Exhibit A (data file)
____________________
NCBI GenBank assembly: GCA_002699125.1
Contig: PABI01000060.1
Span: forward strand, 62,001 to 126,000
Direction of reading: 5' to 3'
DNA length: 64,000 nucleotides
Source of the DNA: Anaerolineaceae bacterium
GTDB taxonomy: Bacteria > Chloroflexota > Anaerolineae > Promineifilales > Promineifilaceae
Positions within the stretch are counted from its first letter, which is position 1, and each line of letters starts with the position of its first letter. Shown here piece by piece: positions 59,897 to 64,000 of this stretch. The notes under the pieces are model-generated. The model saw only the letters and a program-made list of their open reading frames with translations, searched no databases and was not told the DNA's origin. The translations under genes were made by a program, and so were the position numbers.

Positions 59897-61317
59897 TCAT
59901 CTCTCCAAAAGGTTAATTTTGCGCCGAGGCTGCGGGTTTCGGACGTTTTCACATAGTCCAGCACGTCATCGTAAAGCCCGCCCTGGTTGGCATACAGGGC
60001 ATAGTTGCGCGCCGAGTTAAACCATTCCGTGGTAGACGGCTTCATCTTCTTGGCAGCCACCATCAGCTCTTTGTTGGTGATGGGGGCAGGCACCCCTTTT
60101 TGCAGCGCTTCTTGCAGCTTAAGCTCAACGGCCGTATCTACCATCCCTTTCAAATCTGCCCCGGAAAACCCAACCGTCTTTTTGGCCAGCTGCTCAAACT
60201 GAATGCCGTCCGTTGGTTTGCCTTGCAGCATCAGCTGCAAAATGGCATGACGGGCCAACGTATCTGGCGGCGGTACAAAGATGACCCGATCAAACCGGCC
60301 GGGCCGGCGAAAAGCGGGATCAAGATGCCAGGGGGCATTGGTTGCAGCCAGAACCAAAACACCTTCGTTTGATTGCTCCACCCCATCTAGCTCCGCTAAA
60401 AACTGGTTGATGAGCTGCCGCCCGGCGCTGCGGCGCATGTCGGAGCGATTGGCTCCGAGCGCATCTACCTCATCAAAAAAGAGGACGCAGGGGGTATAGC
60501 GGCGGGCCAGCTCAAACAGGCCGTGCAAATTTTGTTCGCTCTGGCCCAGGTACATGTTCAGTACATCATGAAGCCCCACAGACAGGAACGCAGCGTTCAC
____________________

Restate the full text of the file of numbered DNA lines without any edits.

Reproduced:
NCBI GenBank assembly: GCA_002699125.1
Contig: PABI01000060.1
Span: forward strand, 62,001 to 126,000
Direction of reading: 5' to 3'
DNA length: 64,000 nucleotides
Source of the DNA: Anaerolineaceae bacterium
GTDB taxonomy: Bacteria > Chloroflexota > Anaerolineae > Promineifilales > Promineifilaceae
Positions within the stretch are counted from its first letter, which is position 1, and each line of letters starts with the position of its first letter. Shown here piece by piece: positions 59,897 to 64,000 of this stretch. The notes under the pieces are model-generated. The model saw only the letters and a program-made list of their open reading frames with translations, searched no databases and was not told the DNA's origin. The translations under genes were made by a program, and so were the position numbers.

Positions 59897-61317
59897 TCAT
59901 CTCTCCAAAAGGTTAATTTTGCGCCGAGGCTGCGGGTTTCGGACGTTTTCACATAGTCCAGCACGTCATCGTAAAGCCCGCCCTGGTTGGCATACAGGGC
60001 ATAGTTGCGCGCCGAGTTAAACCATTCCGTGGTAGACGGCTTCATCTTCTTGGCAGCCACCATCAGCTCTTTGTTGGTGATGGGGGCAGGCACCCCTTTT
60101 TGCAGCGCTTCTTGCAGCTTAAGCTCAACGGCCGTATCTACCATCCCTTTCAAATCTGCCCCGGAAAACCCAACCGTCTTTTTGGCCAGCTGCTCAAACT
60201 GAATGCCGTCCGTTGGTTTGCCTTGCAGCATCAGCTGCAAAATGGCATGACGGGCCAACGTATCTGGCGGCGGTACAAAGATGACCCGATCAAACCGGCC
60301 GGGCCGGCGAAAAGCGGGATCAAGATGCCAGGGGGCATTGGTTGCAGCCAGAACCAAAACACCTTCGTTTGATTGCTCCACCCCATCTAGCTCCGCTAAA
60401 AACTGGTTGATGAGCTGCCGCCCGGCGCTGCGGCGCATGTCGGAGCGATTGGCTCCGAGCGCATCTACCTCATCAAAAAAGAGGACGCAGGGGGTATAGC
60501 GGCGGGCCAGCTCAAACAGGCCGTGCAAATTTTGTTCGCTCTGGCCCAGGTACATGTTCAGTACATCATGAAGCCCCACAGACAGGAACGCAGCGTTCAC